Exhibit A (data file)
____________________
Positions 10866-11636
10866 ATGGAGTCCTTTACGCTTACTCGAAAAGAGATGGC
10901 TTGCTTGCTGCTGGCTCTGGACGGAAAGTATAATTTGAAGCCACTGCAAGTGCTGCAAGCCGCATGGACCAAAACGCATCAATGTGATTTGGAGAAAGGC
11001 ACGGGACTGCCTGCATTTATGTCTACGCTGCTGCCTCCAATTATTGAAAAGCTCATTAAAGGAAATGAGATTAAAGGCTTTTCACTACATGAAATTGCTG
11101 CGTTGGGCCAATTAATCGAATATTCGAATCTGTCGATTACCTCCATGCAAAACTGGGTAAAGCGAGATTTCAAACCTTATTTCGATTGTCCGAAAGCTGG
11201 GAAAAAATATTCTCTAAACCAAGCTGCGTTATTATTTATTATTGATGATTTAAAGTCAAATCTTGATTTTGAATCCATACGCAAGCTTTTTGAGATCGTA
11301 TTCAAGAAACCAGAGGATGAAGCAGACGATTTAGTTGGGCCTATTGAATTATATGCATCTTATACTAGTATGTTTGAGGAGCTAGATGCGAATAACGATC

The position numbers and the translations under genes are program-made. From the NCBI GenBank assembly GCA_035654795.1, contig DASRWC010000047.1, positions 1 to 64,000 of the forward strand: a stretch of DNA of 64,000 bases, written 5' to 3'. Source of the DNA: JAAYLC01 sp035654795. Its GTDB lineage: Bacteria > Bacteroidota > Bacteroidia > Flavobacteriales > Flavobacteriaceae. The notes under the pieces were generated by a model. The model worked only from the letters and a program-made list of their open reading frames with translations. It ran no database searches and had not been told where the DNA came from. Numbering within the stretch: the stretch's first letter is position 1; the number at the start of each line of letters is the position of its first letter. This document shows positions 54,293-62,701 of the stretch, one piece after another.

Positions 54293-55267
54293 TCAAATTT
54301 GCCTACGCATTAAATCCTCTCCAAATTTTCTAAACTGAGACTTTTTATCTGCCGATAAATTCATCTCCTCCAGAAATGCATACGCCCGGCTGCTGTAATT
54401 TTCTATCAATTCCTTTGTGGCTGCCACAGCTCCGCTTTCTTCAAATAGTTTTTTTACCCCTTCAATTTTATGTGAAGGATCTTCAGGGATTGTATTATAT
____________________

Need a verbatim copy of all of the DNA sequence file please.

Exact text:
Positions 10866-11636
10866 ATGGAGTCCTTTACGCTTACTCGAAAAGAGATGGC
10901 TTGCTTGCTGCTGGCTCTGGACGGAAAGTATAATTTGAAGCCACTGCAAGTGCTGCAAGCCGCATGGACCAAAACGCATCAATGTGATTTGGAGAAAGGC
11001 ACGGGACTGCCTGCATTTATGTCTACGCTGCTGCCTCCAATTATTGAAAAGCTCATTAAAGGAAATGAGATTAAAGGCTTTTCACTACATGAAATTGCTG
11101 CGTTGGGCCAATTAATCGAATATTCGAATCTGTCGATTACCTCCATGCAAAACTGGGTAAAGCGAGATTTCAAACCTTATTTCGATTGTCCGAAAGCTGG
11201 GAAAAAATATTCTCTAAACCAAGCTGCGTTATTATTTATTATTGATGATTTAAAGTCAAATCTTGATTTTGAATCCATACGCAAGCTTTTTGAGATCGTA
11301 TTCAAGAAACCAGAGGATGAAGCAGACGATTTAGTTGGGCCTATTGAATTATATGCATCTTATACTAGTATGTTTGAGGAGCTAGATGCGAATAACGATC

The position numbers and the translations under genes are program-made. From the NCBI GenBank assembly GCA_035654795.1, contig DASRWC010000047.1, positions 1 to 64,000 of the forward strand: a stretch of DNA of 64,000 bases, written 5' to 3'. Source of the DNA: JAAYLC01 sp035654795. Its GTDB lineage: Bacteria > Bacteroidota > Bacteroidia > Flavobacteriales > Flavobacteriaceae. The notes under the pieces were generated by a model. The model worked only from the letters and a program-made list of their open reading frames with translations. It ran no database searches and had not been told where the DNA came from. Numbering within the stretch: the stretch's first letter is position 1; the number at the start of each line of letters is the position of its first letter. This document shows positions 54,293-62,701 of the stretch, one piece after another.

Positions 54293-55267
54293 TCAAATTT
54301 GCCTACGCATTAAATCCTCTCCAAATTTTCTAAACTGAGACTTTTTATCTGCCGATAAATTCATCTCCTCCAGAAATGCATACGCCCGGCTGCTGTAATT
54401 TTCTATCAATTCCTTTGTGGCTGCCACAGCTCCGCTTTCTTCAAATAGTTTTTTTACCCCTTCAATTTTATGTGAAGGATCTTCAGGGATTGTATTATAT